Is Europe on the Verge of a Liquidity Crisis?

The euro's recent struggles have done more than bring the currency's viability into question. They've put the European Central Bank (ECB) on a collision course with a liquidity crisis.

The ECB is running low on dollars, and that problem could escalate when the U.S. Federal Reserve closes swap lines that were temporarily reinstated as the Greek debt crisis escalated. Additionally, more deposits are being yanked from the central bank as holders question whether or not the ECB has enough juice to stop a classic bank panic.

The euro yesterday (Wednesday) remained at a near four-year low against the dollar, tumbling 0.5% to $1.2306. The beleaguered currency dropped against the yen and British pound, as well.

The currency has come under tremendous pressure as investors wonder if Greece's fiscal crisis will spread to other heavily indebted nations.

Greece's deficit-to-gross domestic product (GDP) ratio is a staggering 13.6%, but Greece is No. 2 on the list of over-spenders. No. 1 is Ireland, whose deficit-to-GDP ratio is 14.3%. Spain comes in third at 11.2%, and Portugal is fourth at 9.4%.

The euro in the past six months has dropped by about 15% against the dollar, as investors rushed to ditch the currency. That has stretched dollar liquidity in the Eurozone, and there's no indication that demand will ebb in the weeks ahead.

"A shortage of dollar liquidity is being increasingly reflected in the sharp rise of dollar LIBOR and this is expected to get worse as the month-end approaches with pressures in money markets likely to build over the coming days," Hans Redeker, an analyst at BNP Paribas (OTC: BNPQY), told the Financial Times.

Data from the British Bankers' Association showed the three-month U.S. dollar London Interbank Offered Rate, or Libor, rose to 0.53781% from Tuesday's 0.53625%, the highest fixing since July 6, 2009. Libor - the rate banks pay each other for three-month loans in dollars - is a liquidity indicator.

Libor has more than doubled this year as the European debt crisis fueled speculation that the quality of banks' collateral has been degraded and financial institutions questioned their peers' creditworthiness.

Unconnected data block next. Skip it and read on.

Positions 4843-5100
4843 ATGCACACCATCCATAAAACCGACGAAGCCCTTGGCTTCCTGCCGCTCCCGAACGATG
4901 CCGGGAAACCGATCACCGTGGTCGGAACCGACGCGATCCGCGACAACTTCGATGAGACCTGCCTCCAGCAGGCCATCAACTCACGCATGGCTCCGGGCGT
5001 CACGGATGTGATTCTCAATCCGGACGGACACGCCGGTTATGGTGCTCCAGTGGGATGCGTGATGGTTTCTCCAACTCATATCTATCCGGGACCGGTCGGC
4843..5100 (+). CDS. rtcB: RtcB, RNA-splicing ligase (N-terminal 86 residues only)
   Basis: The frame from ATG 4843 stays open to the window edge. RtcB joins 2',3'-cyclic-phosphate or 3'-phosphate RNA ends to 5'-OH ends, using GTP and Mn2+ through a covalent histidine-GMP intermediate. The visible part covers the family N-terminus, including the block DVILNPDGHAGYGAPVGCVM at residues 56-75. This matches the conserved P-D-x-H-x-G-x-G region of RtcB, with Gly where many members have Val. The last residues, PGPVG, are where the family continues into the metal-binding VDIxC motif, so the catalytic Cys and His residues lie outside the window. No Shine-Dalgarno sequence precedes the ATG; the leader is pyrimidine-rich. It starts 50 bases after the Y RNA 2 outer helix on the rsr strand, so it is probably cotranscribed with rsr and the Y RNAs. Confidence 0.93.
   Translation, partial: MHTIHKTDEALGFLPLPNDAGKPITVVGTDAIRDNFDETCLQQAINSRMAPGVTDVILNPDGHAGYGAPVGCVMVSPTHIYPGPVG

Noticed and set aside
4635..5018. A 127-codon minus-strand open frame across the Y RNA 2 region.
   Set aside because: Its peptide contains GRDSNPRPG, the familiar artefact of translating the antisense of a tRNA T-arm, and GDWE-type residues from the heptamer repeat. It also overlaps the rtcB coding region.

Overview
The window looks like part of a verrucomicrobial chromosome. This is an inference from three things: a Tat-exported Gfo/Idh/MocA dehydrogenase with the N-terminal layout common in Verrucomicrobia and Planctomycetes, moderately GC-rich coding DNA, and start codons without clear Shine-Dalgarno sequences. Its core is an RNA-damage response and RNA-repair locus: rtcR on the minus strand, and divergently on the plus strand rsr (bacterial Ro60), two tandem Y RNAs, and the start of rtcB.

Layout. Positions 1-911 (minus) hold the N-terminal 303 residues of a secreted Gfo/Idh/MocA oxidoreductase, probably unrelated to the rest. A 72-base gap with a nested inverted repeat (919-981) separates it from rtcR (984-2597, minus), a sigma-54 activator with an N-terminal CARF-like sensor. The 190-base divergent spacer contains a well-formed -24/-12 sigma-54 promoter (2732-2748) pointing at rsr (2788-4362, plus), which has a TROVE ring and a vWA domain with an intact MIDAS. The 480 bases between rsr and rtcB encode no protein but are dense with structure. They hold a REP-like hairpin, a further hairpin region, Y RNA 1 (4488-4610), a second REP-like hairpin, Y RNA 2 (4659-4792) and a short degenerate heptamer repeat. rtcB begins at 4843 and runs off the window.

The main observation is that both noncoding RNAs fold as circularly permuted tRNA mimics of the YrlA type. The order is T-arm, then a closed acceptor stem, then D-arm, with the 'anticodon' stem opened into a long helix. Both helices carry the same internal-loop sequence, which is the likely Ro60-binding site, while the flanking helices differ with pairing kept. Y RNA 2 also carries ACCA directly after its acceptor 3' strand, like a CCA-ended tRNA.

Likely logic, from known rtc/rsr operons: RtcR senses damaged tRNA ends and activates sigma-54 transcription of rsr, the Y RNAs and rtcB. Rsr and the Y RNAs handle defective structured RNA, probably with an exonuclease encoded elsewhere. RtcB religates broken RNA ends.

Banks also are making greater use of the ECB's deposit facility, leaving cash with the central bank overnight for rates of interest that are lower than what they would earn lending to other banks.

The fear among banks was compounded when four of Spain's savings banks with more than $165 billion (135 billion euros) in assets announced earlier this week that they plan to merge. That announcement stoked fears that some of Europe's biggest banks - which have broad and interlinked exposure to one another - are on the verge of toppling.

"It's all part of concern about the system, about whether the sovereign-debt crisis will morph into a bigger systematic crisis," Padhraic Garvey, head of investment-grade strategy at ING Groep NV (NYSE ADR: ING) in Amsterdam, told Bloomberg News. "We're not quite at a point where that's imminent, but that risk is being priced in."

The U.S. Federal Reserve on May 9 reinstated swap lines with the ECB in an effort to alleviate some of the stress on the central bank - but only as a temporary measure. There is growing speculation that the Fed will reduce the rate on dollar-euro swaps, but Federal Reserve Chairman Ben S. Bernanke has not indicated that that would be the case.

"While the market was hoping that the rates on this facility would become more favorable, Mr. Bernanke has been reminding the market that the dollar swap lines are not a permanent device," said BNP's Redeker, referencing comments Bernanke made yesterday in Tokyo.

Even so, the higher costs of the Fed's loan program have done nothing to stymie demand.

The ECB allotted $5.4 billion to three banks at its dollar swap tender Wednesday, despite the funds being twice as expensive as rates in the interbank market.

"The swap facility is continuing evidence of the rising demand for dollars," Don Smith, an economist at ICAP, told the Wall Street Journal.

Of course, if no further action is taken and investors continue to pursue dollars at the expense of the euro, there's a growing likelihood that the European debt contagion will evolve into a systemic failure.

"What happens next is down to the central banks; the dollar funding hole needs plugging," Credit Agricole said in a research report. "We doubt that central banks are sitting on their hands at the moment and imagine that another 84-day dollar facility will be announced soon and then perhaps term-auction facilities, or any number of the older facilities."

The ECB could opt to cut its refinancing rate, used to lend to commercial banks, which is now at a record low 1%, or reintroduce regular six and 12-month refinancing operations in unlimited amounts, which were first used at the height of the financial market turmoil in 2007-08.

"It could decide to diminish the cost of the USD liquidity," Barclays economist Laurent Fransolet told Reuters. "But we would note that it did not do so even at the worst of the crisis when the demand for USD funding was much higher and conditions were much worse than currently."

Use of the Fed's swap facility reached $583 billion in December 2008, whereas foreign banks have only tapped the program for some $9 billion since it was reinstated earlier this month.

Pushed to extremes the ECB could also be forced to intervene by propping up the euro. However, that would only be an option if the euro slumps considerably below its long-term average, which it currently is not.

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